Publication number | US5577132 A |

Publication type | Grant |

Application number | US 08/363,324 |

Publication date | Nov 19, 1996 |

Filing date | Dec 23, 1994 |

Priority date | Dec 27, 1993 |

Fee status | Lapsed |

Publication number | 08363324, 363324, US 5577132 A, US 5577132A, US-A-5577132, US5577132 A, US5577132A |

Inventors | Taro Yokose, Kazuhiro Suzuki, Yutaka Koshi, Koh Kamizawa |

Original Assignee | Fuji Xerox Co., Ltd. |

Export Citation | BiBTeX, EndNote, RefMan |

Patent Citations (6), Non-Patent Citations (7), Referenced by (23), Classifications (23), Legal Events (6) | |

External Links: USPTO, USPTO Assignment, Espacenet | |

US 5577132 A

Abstract

An image coding device for coding an input image of multi-level. In the image coding device, an input multi-level image is analyzed by an image analyzing portion, and update information to be used when a probability estimation value is generated is generated by an update value determining portion on the basis of adjoining pixel information as a result of the analysis by the image analyzing portion. Further, a probability estimation value is generated by a probability estimating portion on the basis of the update information generated by the update value determining portion and the result of the analysis by the image analyzing portion, and the input multi-level image is arithmetically coded by a code word generating portion on the basis of the probability estimation value generated by the probability estimating portion.

Claims(24)

1. An image coding device comprising:

image analyzing means for analyzing an input multi-level image;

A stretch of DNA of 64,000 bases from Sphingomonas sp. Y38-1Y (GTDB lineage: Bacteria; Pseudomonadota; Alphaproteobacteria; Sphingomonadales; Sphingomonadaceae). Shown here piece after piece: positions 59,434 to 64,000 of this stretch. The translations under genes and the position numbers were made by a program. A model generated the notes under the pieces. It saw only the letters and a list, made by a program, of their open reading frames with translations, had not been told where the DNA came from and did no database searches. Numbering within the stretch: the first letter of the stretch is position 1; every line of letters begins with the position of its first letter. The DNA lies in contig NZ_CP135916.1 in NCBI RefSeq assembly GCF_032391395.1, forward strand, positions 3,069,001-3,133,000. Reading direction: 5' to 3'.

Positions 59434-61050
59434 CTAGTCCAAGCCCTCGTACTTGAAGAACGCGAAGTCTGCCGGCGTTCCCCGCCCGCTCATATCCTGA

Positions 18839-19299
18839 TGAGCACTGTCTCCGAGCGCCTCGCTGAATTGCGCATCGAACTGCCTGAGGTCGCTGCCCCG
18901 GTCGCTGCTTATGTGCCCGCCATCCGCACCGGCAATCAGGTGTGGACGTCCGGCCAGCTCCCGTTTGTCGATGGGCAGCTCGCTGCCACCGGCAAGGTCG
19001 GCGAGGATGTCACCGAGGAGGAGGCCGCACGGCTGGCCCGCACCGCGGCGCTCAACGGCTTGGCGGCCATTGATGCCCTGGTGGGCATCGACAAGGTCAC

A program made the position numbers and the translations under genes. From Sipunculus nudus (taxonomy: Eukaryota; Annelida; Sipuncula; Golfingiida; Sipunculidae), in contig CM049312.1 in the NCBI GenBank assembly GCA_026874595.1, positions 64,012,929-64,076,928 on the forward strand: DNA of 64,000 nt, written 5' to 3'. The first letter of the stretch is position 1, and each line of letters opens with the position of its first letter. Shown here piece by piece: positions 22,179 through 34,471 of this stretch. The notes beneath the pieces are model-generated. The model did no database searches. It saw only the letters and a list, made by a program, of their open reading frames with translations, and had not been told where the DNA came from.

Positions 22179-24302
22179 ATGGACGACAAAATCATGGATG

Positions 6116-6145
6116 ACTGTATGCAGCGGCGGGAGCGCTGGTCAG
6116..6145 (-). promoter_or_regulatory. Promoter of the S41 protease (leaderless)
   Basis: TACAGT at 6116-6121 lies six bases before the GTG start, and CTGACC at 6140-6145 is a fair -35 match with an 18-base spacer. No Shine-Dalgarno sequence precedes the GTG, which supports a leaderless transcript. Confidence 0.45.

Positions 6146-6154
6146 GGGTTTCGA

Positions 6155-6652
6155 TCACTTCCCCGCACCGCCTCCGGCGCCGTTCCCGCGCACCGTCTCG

update value generating means for generating update information to be used when a probability estimation value is generated on the basis of adjoining pixel information as a result of the analysis by said image analyzing means;

probability estimating means for generating a probability estimation value on the basis of the update information generated by said update value generating means and the result of the analysis by said image analyzing means; and

code word generating means for arithmetically coding the input multi-level image on the basis of the probability estimation value generated by said probability estimating means.

2. The image coding device according to claim 1, wherein said update value generating means generates update information to be used when a probability estimation value is generated on the basis of circumjacent information as a sum of pixel value differences of marked pixels and those of adjoining pixels, in the circumjacent states of the statistically processed multi-level image.

3. The image coding device according to claim 1, wherein said update value generating means generates update information to be used when a probability estimation value is generated on the basis of circumjacent information formed in a manner that pixel value differences between marked pixels and between adjoining pixels are calculated, and the values are compared between the circumjacent states, in the circumjacent states of the statistically processed multi-level image.

4. The image coding device according to claim 1, wherein said update value generating means generates update information to be used when a probability estimation value is generated, so that when the occurrence probabilities of the circumjacent states of the statistically processed multi-level image is greatly varied, the probability estimation value generated by said probability estimating means more sensitively responds to the variation.

5. An image decoding device comprising:

code word analyzing means for arithmetically coding input codes to decode the input codes;

image analyzing means for analyzing a multi-level image decoded by said code word analyzing means;